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Focus On What Really Matters to You

This quick and easy exercise will help you define where to focus your time and energy.

By Gustavo Razzetti

December 14, 2016

A Simple Exercise To Establish Your Priorities

This quick and easy exercise will help you identify where to focus your time and energy. By establishing clear priorities, it will be easier to remove distractions that get on your way.

Define What Matters to You

  1. Write down 10–20 things that you want to achieve. Think in terms of goals -what you want to achieve- rather than to do list -what you have to do to get there. Prioritization is about strategy not execution.
  2. Divide your goals in three groups. Group 1 are the one most critical goals. I like to think of it of the “things I don’t want to regret of when I die”. I use it as joke but I really mean it. Group 3 is the opposite, goals that you can live with or without them. Group 2 represent doubts, these are the things we aren’t sure whether or not they are critical or don’t really.
  3. Eliminate Group 3 and all its content. Reducing waste is the most effective act when prioritizing.
  4. Take a stand with Group 2 items. Eliminate those that are closer to Group 3. Move those that really matter to Group 1. Be honest.
  5. Group 1: make time only for what matters. Rank the items from the most important to the least important.
  6. Choose the top three as your priorities for the next month. Keep the rest, don’t throw them away

Write Your Priorities Using The “Even/Over” Approach

The “…even/ over…” approach uses a simple prioritization formula to keep you focused. It identifies the sacrifice you’ll have to make to achieve your higher goals. It guides you to say no more often but, most importantly, to be clear on what to say no to. Your willingness will be put to test: very few people are truly committed to their priorities so they’ll push back when you say no.

An example: I love to cook and spend a considerable amount of time enjoying it. As I started writing my book, finding time has become a challenge. That’s why one of my top three priorities now is “writing my book even over cooking a gourmet meal”. I love cooking and I’m not giving up on it. But if I have to choose, cooking vs. writing, it’s clear with the help of “even/over”, that cooking can wait.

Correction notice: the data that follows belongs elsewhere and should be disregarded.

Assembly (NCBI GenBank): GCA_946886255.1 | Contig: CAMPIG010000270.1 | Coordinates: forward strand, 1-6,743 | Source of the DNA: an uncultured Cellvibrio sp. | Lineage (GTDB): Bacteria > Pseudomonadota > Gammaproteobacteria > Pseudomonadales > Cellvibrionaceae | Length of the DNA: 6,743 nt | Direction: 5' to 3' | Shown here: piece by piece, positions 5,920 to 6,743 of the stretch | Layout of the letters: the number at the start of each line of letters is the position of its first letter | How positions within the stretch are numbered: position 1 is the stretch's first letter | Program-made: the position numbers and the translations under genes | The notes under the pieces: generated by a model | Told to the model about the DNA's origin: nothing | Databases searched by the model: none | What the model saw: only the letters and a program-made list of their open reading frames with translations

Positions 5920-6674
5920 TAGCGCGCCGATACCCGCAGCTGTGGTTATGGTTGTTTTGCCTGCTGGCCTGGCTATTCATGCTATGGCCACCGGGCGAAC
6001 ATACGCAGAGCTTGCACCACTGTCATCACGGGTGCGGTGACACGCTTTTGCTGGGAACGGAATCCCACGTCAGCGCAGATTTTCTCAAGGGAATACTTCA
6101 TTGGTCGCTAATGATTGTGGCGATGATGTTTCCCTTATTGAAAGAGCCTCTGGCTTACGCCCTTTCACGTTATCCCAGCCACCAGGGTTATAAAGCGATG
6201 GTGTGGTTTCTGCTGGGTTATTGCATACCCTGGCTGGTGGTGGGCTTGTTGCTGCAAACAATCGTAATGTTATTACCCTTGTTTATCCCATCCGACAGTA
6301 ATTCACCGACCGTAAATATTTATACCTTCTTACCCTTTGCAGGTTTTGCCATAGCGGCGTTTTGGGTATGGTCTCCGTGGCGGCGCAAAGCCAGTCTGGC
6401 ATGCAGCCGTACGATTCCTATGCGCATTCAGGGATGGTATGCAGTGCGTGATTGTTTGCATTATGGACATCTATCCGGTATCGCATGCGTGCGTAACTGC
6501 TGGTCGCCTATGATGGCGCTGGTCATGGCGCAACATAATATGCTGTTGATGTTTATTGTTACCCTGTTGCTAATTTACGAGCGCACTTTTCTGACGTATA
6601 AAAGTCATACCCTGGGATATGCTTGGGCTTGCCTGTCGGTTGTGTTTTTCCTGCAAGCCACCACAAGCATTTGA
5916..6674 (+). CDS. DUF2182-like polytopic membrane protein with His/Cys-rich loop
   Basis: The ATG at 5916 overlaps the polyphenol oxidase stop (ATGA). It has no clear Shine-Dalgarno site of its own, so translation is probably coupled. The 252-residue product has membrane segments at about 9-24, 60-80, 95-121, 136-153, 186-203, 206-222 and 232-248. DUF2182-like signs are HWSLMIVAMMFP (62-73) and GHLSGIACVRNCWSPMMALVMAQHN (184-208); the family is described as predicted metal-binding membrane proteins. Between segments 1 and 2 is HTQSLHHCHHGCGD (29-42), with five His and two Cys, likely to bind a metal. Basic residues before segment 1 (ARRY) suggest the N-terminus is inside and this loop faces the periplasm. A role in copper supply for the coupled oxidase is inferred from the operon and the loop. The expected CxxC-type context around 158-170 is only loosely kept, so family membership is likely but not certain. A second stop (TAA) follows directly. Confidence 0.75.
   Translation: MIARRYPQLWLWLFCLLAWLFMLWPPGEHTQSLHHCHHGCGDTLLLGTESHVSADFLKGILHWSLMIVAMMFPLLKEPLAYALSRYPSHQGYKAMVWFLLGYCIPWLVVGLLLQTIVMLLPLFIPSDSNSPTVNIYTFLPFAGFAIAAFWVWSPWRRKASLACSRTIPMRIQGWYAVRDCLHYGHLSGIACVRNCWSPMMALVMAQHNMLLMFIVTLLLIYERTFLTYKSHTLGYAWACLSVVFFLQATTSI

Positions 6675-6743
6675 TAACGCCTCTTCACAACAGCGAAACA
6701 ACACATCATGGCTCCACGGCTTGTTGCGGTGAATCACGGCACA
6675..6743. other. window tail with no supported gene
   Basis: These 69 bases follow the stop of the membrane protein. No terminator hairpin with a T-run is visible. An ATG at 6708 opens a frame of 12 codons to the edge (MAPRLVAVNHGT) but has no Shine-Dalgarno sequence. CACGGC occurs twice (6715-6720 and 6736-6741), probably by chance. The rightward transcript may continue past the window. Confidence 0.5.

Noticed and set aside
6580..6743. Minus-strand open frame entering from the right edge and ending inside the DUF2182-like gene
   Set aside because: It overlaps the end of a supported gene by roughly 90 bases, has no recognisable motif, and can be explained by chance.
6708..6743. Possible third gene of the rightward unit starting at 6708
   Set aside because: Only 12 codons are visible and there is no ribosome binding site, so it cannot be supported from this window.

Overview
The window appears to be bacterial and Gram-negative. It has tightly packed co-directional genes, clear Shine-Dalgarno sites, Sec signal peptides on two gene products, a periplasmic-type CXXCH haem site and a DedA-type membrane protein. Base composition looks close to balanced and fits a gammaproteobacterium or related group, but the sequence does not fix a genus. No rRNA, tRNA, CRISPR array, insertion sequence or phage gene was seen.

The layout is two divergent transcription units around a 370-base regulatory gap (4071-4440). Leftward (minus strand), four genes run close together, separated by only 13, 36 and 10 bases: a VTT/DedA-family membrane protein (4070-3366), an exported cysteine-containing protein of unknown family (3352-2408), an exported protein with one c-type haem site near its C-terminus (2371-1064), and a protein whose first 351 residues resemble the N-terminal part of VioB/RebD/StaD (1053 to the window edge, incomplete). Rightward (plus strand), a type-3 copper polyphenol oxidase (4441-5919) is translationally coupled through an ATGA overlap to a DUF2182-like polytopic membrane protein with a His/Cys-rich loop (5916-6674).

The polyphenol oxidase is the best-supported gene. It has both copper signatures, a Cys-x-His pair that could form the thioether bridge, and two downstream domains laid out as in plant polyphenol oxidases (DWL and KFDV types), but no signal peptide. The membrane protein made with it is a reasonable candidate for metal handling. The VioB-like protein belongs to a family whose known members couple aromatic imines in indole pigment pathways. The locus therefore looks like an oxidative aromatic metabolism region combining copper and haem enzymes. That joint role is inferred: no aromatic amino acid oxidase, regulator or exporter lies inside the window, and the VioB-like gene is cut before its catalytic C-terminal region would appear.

Reflect & Iterate

  1. Redo this exercise on a monthly basis. Start with your current priorities (the top 3 and the others that you put aside). Think of any additional priorities and repeat the initial exercise.
  2. Review past behaviors/ new priorities. Life is dynamic so seeing how priorities change through time is good. Time helps us reflect and see what really matters from a distance.
  3. Reflect on how you deal with change. Changing is good. Not changing at all or changing too often shows rigidity and lack of clarity, respectively.
  4. Some questions to guide your reflection:
  • Are you finding consistencies across time?
  • Are you changing your mind too often? Or too little?
  • Do you feel OK saying no to distractions? What can you do better?
  • What tensions are you facing as you stick to your priorities?
  • What actions were successful in keeping your priorities immune to external pressure?

Learn more about using "even/ over" statements help establish clear priorities, especially when you must choose between two good things.

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